Booking It (April Update: The Dirty Life)

As an Amazon Associate I earn from qualifying purchases. For more details, please see our disclosure policy.

Booking It is an online book club where we discuss what we’ve read over the past month as well as review a monthly assigned book. This month’s book is  The Dirty Life: A Memoir of Farming, Food, and Love by Kristin Kimball.

Thank you for keeping my head in a book. Man, it’s easy to drift toward cereal boxes and blog posts. Not that those aren’t worthy reads in and of themselves, but a real book with real pages and the portability to go anywhere seems to keep me grounded in real life.

And so this little book club helps me keep “in the real world”.

A few months ago, I consulted AnneCarrie, and Janel to create a reading list for this year. I culled suggestions from a reader survey and then the four of us bounced them around in our heads. These sweet ladies gave me feedback and ideas for books that would be good to read.

All this to say I share the credit and the blame for whatever books we delve into together. Bwahaha.

This month I read a hodge-podge of things (and yes, read ahead), but today I’m just going to talk about  The Dirty Life: A Memoir of Farming, Food, and Love by Kristin Kimball. It’s the story of a NY-based writer who meets and eventually marries a down-to-earth farmer and enters the world of real food and sustainable agriculture. Since I love food and have farmer roots and an interest in better food for my kids, I was intrigued by the concept.

Recently, Carrie posted her review of this book. And I must say we had many of  the same thoughts,

I was intrigued by the reviews and excited to see what Kimball had to say. I think that expectations are more than half the reason you either love a book (because it exceeds low expectations), or you dislike a story (because expectations were set high).

Like Carrie, my expectations of the book were high. And unfortunately, it didn’t completely live up to my expectations.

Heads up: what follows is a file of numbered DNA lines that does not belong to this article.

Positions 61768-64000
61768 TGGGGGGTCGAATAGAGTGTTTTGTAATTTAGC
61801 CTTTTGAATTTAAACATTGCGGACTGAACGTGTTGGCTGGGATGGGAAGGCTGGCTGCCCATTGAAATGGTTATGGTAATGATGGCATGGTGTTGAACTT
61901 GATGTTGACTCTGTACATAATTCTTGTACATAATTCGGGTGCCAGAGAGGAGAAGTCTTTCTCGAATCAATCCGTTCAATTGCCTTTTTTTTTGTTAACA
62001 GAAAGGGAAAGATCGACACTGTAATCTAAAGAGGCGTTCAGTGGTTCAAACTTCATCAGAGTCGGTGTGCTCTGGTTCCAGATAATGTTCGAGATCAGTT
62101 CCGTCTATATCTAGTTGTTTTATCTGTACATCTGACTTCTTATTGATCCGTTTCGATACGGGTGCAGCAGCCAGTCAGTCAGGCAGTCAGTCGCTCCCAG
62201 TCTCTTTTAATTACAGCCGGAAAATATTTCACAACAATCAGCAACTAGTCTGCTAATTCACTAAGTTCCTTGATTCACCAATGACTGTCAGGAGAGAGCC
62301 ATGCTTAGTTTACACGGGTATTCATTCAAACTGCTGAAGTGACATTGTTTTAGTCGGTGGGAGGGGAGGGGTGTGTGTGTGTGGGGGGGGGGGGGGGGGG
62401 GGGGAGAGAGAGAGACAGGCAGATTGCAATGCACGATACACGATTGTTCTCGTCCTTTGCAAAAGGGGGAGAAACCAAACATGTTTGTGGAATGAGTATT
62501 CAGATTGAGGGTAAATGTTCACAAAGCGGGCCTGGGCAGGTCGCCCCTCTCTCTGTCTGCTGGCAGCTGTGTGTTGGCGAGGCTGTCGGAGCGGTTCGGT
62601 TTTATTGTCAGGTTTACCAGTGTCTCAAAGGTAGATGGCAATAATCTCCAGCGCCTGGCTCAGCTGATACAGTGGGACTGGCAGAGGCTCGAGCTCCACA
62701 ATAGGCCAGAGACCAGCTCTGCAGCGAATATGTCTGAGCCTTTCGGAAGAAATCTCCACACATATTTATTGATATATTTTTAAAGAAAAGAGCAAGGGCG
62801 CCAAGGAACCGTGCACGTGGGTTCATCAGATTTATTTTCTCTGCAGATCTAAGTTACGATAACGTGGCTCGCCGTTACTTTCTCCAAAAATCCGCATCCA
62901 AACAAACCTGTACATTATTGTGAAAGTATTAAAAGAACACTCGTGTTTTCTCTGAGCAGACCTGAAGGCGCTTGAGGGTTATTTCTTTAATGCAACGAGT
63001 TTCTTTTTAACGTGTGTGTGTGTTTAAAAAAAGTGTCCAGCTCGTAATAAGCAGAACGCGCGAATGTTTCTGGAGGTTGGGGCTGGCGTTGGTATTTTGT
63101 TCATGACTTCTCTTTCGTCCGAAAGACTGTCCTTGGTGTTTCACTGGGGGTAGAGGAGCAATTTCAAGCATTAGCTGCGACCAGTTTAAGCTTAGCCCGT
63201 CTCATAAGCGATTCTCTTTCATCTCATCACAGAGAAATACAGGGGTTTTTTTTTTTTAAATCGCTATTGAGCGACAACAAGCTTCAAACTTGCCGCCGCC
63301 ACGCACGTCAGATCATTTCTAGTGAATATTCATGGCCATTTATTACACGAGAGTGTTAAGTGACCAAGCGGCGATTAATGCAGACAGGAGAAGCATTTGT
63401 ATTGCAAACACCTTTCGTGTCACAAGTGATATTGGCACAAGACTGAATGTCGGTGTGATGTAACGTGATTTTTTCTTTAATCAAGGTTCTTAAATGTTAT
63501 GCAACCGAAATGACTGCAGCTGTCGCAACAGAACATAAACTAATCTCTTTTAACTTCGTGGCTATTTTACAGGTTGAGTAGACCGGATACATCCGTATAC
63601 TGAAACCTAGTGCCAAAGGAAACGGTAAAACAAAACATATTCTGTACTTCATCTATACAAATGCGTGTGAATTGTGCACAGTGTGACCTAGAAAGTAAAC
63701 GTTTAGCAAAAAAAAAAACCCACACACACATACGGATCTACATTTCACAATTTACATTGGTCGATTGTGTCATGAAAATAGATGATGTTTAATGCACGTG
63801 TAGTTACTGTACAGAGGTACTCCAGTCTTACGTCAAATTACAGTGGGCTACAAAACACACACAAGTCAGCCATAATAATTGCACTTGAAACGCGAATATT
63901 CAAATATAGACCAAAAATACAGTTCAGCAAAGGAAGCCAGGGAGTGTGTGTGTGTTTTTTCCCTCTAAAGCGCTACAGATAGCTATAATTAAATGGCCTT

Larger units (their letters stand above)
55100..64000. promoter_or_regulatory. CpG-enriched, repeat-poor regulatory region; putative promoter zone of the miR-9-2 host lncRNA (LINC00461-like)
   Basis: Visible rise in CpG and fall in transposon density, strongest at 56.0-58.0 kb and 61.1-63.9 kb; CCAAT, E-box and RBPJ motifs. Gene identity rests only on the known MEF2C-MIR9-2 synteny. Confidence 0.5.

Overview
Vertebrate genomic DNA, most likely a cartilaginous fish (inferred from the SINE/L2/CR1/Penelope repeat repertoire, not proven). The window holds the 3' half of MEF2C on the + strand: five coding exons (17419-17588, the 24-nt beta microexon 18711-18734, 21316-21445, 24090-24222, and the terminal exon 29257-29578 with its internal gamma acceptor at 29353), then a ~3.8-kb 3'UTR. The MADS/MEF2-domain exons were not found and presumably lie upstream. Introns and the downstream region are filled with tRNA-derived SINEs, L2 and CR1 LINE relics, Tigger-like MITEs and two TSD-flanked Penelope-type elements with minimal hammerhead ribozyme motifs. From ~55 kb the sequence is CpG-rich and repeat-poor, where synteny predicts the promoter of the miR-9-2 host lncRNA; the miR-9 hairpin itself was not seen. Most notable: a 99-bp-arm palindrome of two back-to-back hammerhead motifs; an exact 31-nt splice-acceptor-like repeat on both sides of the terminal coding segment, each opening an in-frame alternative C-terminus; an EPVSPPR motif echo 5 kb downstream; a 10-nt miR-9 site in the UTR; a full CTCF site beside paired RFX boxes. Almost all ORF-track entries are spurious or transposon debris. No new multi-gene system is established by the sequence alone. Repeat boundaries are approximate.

What I Loved

I absolutely loved Kimball’s stories about the farm. I loved hearing about old farming processes which were exactly the way my great-grandfather Sigurd Borge farmed his land and fed his family seventy years ago. I loved the stories of old-timers coming alongside these young whippersnappers who had the crazy notion of farming in old school ways — without being Amish.

I loved the stories of tasty food made from scratch. Well, except for things like head cheese and blood sausage. Those are items from my dad’s childhood that I have happily lived without.

My nostalgia ran deep as her tales of vintage farming methods finding new life recalled memories of my dad’s tales of life on the farm.

My grocery geekiness just oozed with excitement as I read of good, wholesome food and was inspired by the meals created from those ingredients.

My somewhat-scientific mind loved hearing about how the taste of cow’s milk can differ based on what the cow eats. And I loved talking with my dad about all these things after I finished the book.

What I Didn’t

It was the “love story” I could do without. I’m not exactly sure why but the love story just fell flat. It didn’t encourage me. It didn’t make me go, “Awwwwwwwwww.” It was more a part of the story to endure rather than enjoy. The book might have been better without that aspect? I dunno.

The love story of Kristin and her husband clearly added a touch of realism and modernity to the book. Hers is a feminist background, his a hippy one. If it were all milk-cows and pigs, then it might have been a simple Amish tale. But, theirs certainly isn’t an Amish love story.

I enjoyed the book, but I confess, I was disappointed. My expectations were higher than the reality. But, I enjoyed it nonetheless.

Have you been Booking It?